With less than five months to go until the 2010 Ryder Cup tees off in Wales, the host city of Newport is hoping to score an economic hole-in-one.
Taking place from 1 to 3 October at the Celtic Manor Resort, the eyes of the golfing world will be on Newport.
There the best players from Europe and the US will battle it out when golf's most prestigious team competition is held in Wales for the first time.
While the likes of Tiger Woods and Lee Westwood will be focusing their attention on the actual golf, an independent study estimates that the tournament will boost the Welsh economy by at least £73m, with much of that centred on Newport itself.
This figure includes everything from spectators spending money on accommodation and food and drink, to the funds invested in infrastructure improvement projects, Welsh firms supplying goods and services for the event, and the wider boost it will give to the Welsh tourism sector.
For Ffion Lloyd, Ryder Cup project director at Newport City Council, the tournament is already playing a key role in Newport's continuing redevelopment from a former industrial town to a modern city with a diversified and growing economy.
"Much of our role has been about trying to maximise the economic benefit of the Ryder Cup for Newport and the wider area," she says.
"So in addition to helping with the logistics and wider organisation of the tournament, we have a range of events and improvements in place to tie-in with the Ryder Cup."
These include a multi-million pound enhancement to Newport's city centre, and a year-long festival of arts and sports - both to increase the city's tourist appeal.
These come on top of the existing regeneration work in Newport, including a new waterfront development alongside the River Usk that flows beside the city centre.
But of more day-to-day importance, for a city whose unemployment rate is a little above the national average, and heavily reliant upon public sector employment, is the jobs boost that the investment in the Celtic Manor Resort for the Ryder Cup has given the local economy.
With the golf club - owned by Welsh telecoms billionaire Sir Terry Matthews - investing no less than £16m in improvements, Ms Lloyd says most of the contractors, workers and suppliers have come from the local economy.
The Celtic Manor continues to put £14m into the local economy each year though direct employment and via suppliers, she adds, and that this will increase further this year thanks to the tournament.
Bringing the Ryder Cup to Wales for the first time also appears to be boosting the wider appeal of the country as a golfing destination.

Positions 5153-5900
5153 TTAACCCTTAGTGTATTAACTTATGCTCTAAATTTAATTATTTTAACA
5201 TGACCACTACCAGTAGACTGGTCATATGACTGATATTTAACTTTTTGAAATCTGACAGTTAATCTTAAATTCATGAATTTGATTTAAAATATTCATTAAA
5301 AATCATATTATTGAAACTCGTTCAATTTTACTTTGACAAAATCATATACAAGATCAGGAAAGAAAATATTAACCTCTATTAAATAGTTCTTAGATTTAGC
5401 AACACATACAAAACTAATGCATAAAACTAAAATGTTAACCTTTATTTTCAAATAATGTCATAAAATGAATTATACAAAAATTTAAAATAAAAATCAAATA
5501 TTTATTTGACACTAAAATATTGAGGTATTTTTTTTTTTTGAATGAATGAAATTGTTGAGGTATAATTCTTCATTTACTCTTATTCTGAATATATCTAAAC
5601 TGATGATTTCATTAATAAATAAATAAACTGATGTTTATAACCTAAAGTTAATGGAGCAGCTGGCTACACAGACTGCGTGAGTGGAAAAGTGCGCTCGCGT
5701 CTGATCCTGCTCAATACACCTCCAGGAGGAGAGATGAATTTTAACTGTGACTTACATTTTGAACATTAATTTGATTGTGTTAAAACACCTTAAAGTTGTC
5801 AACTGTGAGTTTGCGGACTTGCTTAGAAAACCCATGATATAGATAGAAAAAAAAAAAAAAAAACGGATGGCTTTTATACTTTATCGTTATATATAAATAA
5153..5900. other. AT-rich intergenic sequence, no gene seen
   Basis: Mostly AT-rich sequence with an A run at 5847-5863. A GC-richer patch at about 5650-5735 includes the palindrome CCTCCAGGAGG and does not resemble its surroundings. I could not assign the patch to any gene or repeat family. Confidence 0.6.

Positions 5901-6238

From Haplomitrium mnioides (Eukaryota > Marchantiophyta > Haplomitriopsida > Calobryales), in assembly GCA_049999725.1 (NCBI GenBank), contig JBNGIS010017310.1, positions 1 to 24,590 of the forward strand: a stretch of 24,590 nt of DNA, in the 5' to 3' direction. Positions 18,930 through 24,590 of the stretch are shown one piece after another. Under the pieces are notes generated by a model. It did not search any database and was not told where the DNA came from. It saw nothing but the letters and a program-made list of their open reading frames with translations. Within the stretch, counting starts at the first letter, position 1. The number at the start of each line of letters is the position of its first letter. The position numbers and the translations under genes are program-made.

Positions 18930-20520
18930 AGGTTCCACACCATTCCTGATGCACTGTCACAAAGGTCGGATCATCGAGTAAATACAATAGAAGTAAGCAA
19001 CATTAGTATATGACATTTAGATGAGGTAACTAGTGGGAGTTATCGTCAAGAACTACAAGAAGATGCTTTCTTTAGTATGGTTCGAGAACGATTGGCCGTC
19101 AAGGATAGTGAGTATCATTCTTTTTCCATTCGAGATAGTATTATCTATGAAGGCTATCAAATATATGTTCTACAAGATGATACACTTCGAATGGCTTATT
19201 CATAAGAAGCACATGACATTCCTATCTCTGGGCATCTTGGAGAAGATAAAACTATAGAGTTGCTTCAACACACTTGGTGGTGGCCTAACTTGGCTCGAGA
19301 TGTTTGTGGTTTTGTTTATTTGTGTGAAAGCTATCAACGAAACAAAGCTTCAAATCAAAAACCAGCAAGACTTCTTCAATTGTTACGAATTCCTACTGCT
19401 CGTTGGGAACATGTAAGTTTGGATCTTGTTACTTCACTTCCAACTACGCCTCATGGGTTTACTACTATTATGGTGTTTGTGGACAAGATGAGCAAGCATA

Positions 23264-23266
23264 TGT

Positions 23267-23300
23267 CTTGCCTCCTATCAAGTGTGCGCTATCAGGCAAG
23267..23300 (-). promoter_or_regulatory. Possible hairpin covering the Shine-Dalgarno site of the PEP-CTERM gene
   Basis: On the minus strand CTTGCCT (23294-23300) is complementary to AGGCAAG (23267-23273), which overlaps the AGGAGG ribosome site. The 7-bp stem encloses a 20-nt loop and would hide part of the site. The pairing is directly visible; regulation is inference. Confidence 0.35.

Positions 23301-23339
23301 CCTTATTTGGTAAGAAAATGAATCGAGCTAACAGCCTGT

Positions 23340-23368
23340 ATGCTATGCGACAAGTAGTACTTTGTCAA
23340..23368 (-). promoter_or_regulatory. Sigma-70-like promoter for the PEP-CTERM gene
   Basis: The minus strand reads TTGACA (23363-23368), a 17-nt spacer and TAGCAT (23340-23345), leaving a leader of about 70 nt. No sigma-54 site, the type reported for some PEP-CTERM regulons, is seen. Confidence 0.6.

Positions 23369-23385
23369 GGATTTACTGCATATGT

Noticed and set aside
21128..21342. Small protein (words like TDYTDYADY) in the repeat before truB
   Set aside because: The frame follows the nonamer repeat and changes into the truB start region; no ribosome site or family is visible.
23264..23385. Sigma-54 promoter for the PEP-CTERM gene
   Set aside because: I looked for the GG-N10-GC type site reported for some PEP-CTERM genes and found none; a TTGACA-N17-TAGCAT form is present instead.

Across Wales' approximately 200 golf courses, figures show there was an 18% increase in visitor numbers from outside of Wales in 2009, with many commentators putting that down to the Ryder Cup factor.
"Part of the Ryder Cup bid commitment led by the Welsh Assembly Government was to grow and develop golf tourism in Wales," says Tim Shore, European sales director for Ryder Cup Europe.
"And the golfing authorities in Wales have certainly worked very hard and effectively in highlighting the value for money proposition of playing golf in Wales under the phrase 'golf as it should be'."
With sell-out crowds of 45,000 expected on each of the three days of the tournament, and thousands more on the preceding three practice days, Mr Shore agrees that it will give Newport and Wales a substantial economic boost.
"We have also been working very closely with the Welsh government to contract out as many services as possible to Welsh suppliers, to give everyone attending the event a truly Welsh flavour," he adds.
Back in Newport, and despite the excitement about the Ryder Cup, golf is not the only sport in town.
The city's rugby union team Newport-Gwent Dragons is a mainstay of the Magners League of Welsh, Scottish and Irish professional clubs, and Newport is home to one of the UK's current two Olympic-standard velodromes.
The town's football team, Newport County, is also showing a marked improvement in its fortunes.
Wound up in 1989 due to financial turmoil, and exiled from the Football League ever since, last season it was promoted back to the Blue Square Premier, just one division away from stepping back up from non-league football.
But for the time being the focus of the city is the Ryder Cup.
Paul Flynn, the Labour MP for Newport West, says the tournament is already putting Newport on the world map.
"I was at a conference in Poland recently and the Polish foreign minister said to me 'Oh, I've been to Newport, what a lovely place'," he says.
"It turned out that he had been to a meeting of foreign ministers at the Celtic Manor, which [in preparation for the Ryder Cup] is very luxurious indeed.
"So winning the Ryder Cup is definitely already helping to change people's perception of Newport.
"It is still a city in transition, but the hope is that the tournament will help us continue to bring in private sector jobs. It is also greatly boosting the city's own self esteem."